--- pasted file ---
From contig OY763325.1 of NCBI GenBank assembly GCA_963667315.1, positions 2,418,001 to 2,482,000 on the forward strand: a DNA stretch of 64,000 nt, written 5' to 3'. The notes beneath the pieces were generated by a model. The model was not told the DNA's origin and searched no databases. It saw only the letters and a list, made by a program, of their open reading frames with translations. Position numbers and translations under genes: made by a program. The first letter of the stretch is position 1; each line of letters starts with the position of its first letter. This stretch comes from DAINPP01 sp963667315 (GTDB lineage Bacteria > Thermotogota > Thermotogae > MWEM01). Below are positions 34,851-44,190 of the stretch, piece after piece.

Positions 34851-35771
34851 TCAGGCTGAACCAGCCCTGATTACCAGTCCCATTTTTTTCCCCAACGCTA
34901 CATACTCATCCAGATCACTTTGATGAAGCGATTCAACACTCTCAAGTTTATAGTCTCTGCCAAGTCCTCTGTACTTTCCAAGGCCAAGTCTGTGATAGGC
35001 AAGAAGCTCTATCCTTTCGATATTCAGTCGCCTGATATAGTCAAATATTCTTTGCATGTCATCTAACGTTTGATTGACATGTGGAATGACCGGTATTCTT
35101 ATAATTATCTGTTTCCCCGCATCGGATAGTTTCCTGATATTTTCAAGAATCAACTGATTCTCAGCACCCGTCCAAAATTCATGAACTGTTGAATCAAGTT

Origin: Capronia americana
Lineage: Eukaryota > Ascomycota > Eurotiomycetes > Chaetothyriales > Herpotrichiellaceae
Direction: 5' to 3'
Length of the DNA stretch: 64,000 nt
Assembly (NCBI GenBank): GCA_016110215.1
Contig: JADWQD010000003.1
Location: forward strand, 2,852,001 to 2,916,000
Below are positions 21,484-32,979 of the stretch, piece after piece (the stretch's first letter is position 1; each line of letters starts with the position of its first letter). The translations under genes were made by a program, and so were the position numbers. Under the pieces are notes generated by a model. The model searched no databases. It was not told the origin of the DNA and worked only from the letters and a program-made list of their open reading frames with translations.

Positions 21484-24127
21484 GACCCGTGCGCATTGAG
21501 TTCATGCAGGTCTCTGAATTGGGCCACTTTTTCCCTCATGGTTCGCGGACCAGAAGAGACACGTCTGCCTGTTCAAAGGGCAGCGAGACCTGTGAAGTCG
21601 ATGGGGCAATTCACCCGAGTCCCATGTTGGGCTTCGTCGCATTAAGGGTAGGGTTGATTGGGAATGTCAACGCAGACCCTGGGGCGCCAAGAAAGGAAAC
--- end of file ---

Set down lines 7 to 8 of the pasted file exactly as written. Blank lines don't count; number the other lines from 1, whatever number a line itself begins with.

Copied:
Origin: Capronia americana
Lineage: Eukaryota > Ascomycota > Eurotiomycetes > Chaetothyriales > Herpotrichiellaceae